by Rick Richardson
(Editor’s note: This is the final post in an 8-part series called “What’s Your Evangelism Style?“)
We are in a series on different styles and approaches of reaching unchurched and non-Christian people. I will explore the role of relational evangelism. First, I want to set the context and give the bigger picture.
What is our context? The Church is losing our influence in our larger culture. Our evangelism challenge is growing rapidly. One indicator is that, today, many people who in the past identified with Christianity no longer do. Pew recently released figures that tell us that in the past seven years, the number of people in the U.S. who say they are Christian on surveys has gone down from about 78% to about 71%.
What’s more, the people who say they identify with no religion (the nones) have gone up in the last seven years from about 16% to nearly 22%. And for emerging adults ages 19 to 35, the change has been from 25% to 35%. Our mission field is getting bigger!
How do we best reach them? At the Billy Graham Center for Evangelism, we are pursuing research right now to help us understand that challenge. But we do have research from the year 2000 conducted by Thom Rainer that tells us what was working then. Here are the conclusions related to relational evangelism. These findings came from interviews of the formerly unchurched. They express the impact of relational evangelism that leads to people becoming committed to a local community who were not before:
- For the formerly unchurched, relationships played a part in them choosing the church for 57%, they did not for 38%, and 5% were uncertain.
- Five conclusions about those relationships:
- Relationships are very important; it is the single biggest factor.
- Rarely do relationships alone explain the best way to reach the unchurched. Myriad other factors are at work.
- God sometimes works to reach the unchurched without using any relationships: using avenues like Holy Spirit conviction, direct evangelism, friendliness of the church, and the preaching.
- Of the relationships, family relationships are the most important.
- The wife is the most important single relationship in reaching the unchurched.
Since relational evangelism is the biggest single factor, the more we can mobilize the people in our churches to grow in that area, the better we will do.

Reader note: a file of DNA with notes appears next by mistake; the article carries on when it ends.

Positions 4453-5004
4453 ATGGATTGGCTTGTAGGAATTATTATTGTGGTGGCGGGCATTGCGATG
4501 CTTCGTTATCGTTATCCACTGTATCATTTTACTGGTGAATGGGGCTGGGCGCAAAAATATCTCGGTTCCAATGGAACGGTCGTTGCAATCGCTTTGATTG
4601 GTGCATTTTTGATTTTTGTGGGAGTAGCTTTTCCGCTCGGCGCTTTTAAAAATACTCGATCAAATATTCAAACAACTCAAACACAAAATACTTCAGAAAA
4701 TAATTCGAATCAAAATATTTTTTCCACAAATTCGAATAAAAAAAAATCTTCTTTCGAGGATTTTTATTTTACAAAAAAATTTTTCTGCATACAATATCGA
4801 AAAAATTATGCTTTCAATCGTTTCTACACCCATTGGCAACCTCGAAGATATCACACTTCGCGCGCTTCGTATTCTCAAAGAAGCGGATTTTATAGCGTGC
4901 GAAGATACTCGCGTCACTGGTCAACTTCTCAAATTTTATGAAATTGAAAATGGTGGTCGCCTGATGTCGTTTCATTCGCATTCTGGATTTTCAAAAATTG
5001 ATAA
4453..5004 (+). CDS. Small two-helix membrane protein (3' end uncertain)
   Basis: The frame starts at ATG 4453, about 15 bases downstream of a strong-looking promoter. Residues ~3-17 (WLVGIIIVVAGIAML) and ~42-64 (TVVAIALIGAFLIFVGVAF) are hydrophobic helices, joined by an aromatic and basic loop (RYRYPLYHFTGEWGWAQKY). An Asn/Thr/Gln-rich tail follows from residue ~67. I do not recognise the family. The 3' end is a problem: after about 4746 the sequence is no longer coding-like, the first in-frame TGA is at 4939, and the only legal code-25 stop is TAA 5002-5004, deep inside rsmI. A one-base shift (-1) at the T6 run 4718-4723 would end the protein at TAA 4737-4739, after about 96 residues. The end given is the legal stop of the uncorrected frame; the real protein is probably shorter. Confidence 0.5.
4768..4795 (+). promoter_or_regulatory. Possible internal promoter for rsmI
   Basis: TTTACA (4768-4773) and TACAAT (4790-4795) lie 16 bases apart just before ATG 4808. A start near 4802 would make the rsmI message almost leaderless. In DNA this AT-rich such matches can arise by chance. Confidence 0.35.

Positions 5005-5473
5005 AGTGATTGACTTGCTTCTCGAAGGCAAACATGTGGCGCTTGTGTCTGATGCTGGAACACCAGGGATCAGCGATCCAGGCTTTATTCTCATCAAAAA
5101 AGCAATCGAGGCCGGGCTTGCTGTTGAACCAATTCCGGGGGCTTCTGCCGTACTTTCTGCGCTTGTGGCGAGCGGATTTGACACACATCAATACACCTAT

How can we best break down the challenges of relational evangelism? How can we equip and mobilize ourselves and the people in our churches for relational ministry with the unchurched?
In my church, we are equipping people to pursue what we are calling the “Bless” practices. Bless is an acronym for five practices that we are teaching everyone in our church to learn in their relationships with the unchurched.
- B: Begin with prayer
- L: Listen
- E: Eat
- S: Serve
- S: Story
We encourage every person in every one of our small groups to intentionally implement one BLESS practice a week in their families, neighborhoods, networks, and 3rd space (e.g. Starbuck’s) relational spheres of connection. It has made a huge difference. It is simple. It is doable. People don’t get overwhelmed.
This is also relational evangelism at its best: blessing people and loving on people in concrete and practical ways that help them take another step in the journey toward Jesus. Could you bless others? Would you like to?
Rick Richardson (@reimaginer) is evangelism fellow at the Billy Graham Center for Evangelism, professor of intercultural studies at Wheaton College, and director of the MA in Evangelism and Leadership and the MA in Missional Church Movements degrees. Rick consults widely with churches on evangelism and healing and reconciliation for the emerging generation and on contemporary missional churches and missional movements.